astrocytes

incredibly flexible

blood-brain barrier

respond to brain damage

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35

microglial cells

eat dying/dead neurons so they dont become a problem

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36

Schwann/oligodendrocytes

Myelinate/insulate axon: helps faster neurotransmission

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motorneurons

send motor signals

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38

sensory neurons

absorb sensory information

(chemoreceptors absorb taste)

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39

interneurons

can communication all kinds of info

what u see, decision u make, how valuable something is

most neurons

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40

dendrites

receive signals

always on cell body

branch off of neurons

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41

axon

path down which a signal is transmitted

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42

terminal

terminal

SENDS signals

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43

how does neuron send signal

cell membrane = semi permeable

certain ions in some pushed out

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44

selective permeability

A property of a plasma membrane that allows some substances to cross more easily than others.

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number of signals sent =

more intense stimulus

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46

signal down axon

moves left to right to the terminal

signal travels passively through cell

saltation: jumping between nodes

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47

multiple sclerosis

autoimmune disorder where immune system attacks myelin

if occurs in motorfibers: might have difficulty in movement

somatosensory fibers: develops numbness in hand

temporal lobe: degraded memory

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48

amyotrophic lateral sclerosis

a rapidly progressive neurological disease that attacks motor neurons responsible for controlling voluntary muscles causing weakened muscle

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49

stroke

abnormal interrupting of blood supply to nervous system

ischemic strokes, caused by blockage/blocking of brain artery

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50

dopamine

made in substantial nigra and ventral segmental area

help in higher-level cognition : help keep stuff in mind time to time, working memory

voluntary movement

reward/reinforcement learning

dysfunction levels:

parkinsons, psychotic thoughts/behaviour, addiction

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51

norepinephrine

produced in locus coeruleus

linked to mental arousal: attention

memory

mental flexibility (switch gears)

mood

dysfunction levels: alzheimers, bipolar, depression, visuspatial neglect

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52

serotonin

made in raphe nucleus

strongly linked to mood

low levels associated with depression

can affect gut

psychotic thoughts/behaviour

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53

acetylcholine

made in basal forebrain

linked with sensory processing: making sense of sensory stuff ur taking in

movement: PNS, dysfunctional levels associated w weakness

ACH IN BRAIN NOTHING TO DO W MOVEMENT

alzheimers: each low

myasthenia graves: movement issue in PHS

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54

Psychopharmacology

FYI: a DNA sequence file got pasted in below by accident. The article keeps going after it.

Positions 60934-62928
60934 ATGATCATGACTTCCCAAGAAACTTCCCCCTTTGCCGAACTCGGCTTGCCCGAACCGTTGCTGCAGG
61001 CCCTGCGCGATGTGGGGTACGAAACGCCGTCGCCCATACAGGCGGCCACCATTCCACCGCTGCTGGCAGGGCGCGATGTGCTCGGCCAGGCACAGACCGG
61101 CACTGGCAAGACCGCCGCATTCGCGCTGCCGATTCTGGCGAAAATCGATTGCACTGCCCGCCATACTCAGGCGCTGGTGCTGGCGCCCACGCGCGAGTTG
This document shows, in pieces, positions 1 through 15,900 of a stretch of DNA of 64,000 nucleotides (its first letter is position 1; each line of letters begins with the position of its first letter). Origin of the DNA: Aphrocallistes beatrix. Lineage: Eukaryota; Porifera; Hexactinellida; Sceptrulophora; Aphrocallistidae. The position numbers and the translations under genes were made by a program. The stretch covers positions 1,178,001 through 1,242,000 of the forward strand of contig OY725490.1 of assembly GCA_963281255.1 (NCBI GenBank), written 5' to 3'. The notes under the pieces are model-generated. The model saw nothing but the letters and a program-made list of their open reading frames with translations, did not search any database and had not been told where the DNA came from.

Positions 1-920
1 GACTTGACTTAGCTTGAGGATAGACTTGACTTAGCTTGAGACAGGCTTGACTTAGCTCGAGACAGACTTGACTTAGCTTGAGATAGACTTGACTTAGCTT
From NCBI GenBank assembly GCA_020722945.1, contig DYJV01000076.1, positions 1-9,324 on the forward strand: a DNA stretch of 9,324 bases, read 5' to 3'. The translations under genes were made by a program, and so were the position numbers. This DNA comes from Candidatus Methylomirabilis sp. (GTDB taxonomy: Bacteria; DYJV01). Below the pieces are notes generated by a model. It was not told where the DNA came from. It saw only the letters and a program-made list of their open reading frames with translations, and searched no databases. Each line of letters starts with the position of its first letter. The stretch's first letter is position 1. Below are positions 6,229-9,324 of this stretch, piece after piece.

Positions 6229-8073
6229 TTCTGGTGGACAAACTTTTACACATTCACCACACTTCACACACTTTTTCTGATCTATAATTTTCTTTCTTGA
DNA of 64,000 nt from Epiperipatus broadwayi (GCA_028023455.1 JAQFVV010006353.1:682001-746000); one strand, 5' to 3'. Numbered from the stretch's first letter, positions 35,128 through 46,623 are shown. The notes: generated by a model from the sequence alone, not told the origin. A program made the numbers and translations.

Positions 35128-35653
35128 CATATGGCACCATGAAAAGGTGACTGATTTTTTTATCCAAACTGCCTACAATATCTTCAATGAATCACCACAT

heroes-dodson curve

suggests optimal level of neurotransmitters of where ideal neurotransmitter would be for best memory, mood, etc.

as you move away from peak, deviate from optimal functioning

changing one neurotransmitter can change other ones

consider prescriptions, observations etc

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55

human spinal cord

carries nerves in body

motor function and touch function

MOTOR GOES DOWN TO CONTROL BODY

TOUCH GOING UP to brain

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56

Corticospinal tract

motor fiber

controls voluntary movement

starts in frontal lobes

if someone has stroke on left, right side will feel weak

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57

MAJOR SOMATOSENSORY TRACTS

1) medial lemniscus tract

- proprioception: knowing where ur limbs are, located in muscle fibers, if didn't have proprioception, would just fall in dark bc dont know how body is oriented

- touch: how whether you have a soft touch vs hard touch somewhere : pain and temperature

2) lateral spinothalamic tract

- carry sensory info to brain

- pain receptor, temperature receptor

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58

Dorsal ___

carries touch info

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59

ventral ___

motor

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60

dermatomes

different parts of body controlled by different parts of spinal cord nerves

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61

frontal lobe

boss of brain

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62

parietal lobe

touch and attention

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occipital lobe

vision

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64

temporal lobe (Genera)

hearing, speech and memory

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65

primary sensory cortex

regions of the cerebral cortex that initially process information from the senses

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66

motor cortex

an area at the rear of the frontal lobes that controls voluntary movements

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67

association cortex

essential for more complex stuff (language represented and retrieved problems solved)

cerebral cortex outside the primary areas

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68

limbic system

neural system (including the hippocampus (memory), amygdala (fear processing emotion), and hypothalamus(hormone), thalamus (sensory relay station)) located below the cerebral hemispheres; associated with emotions and drives.

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69

cerebellum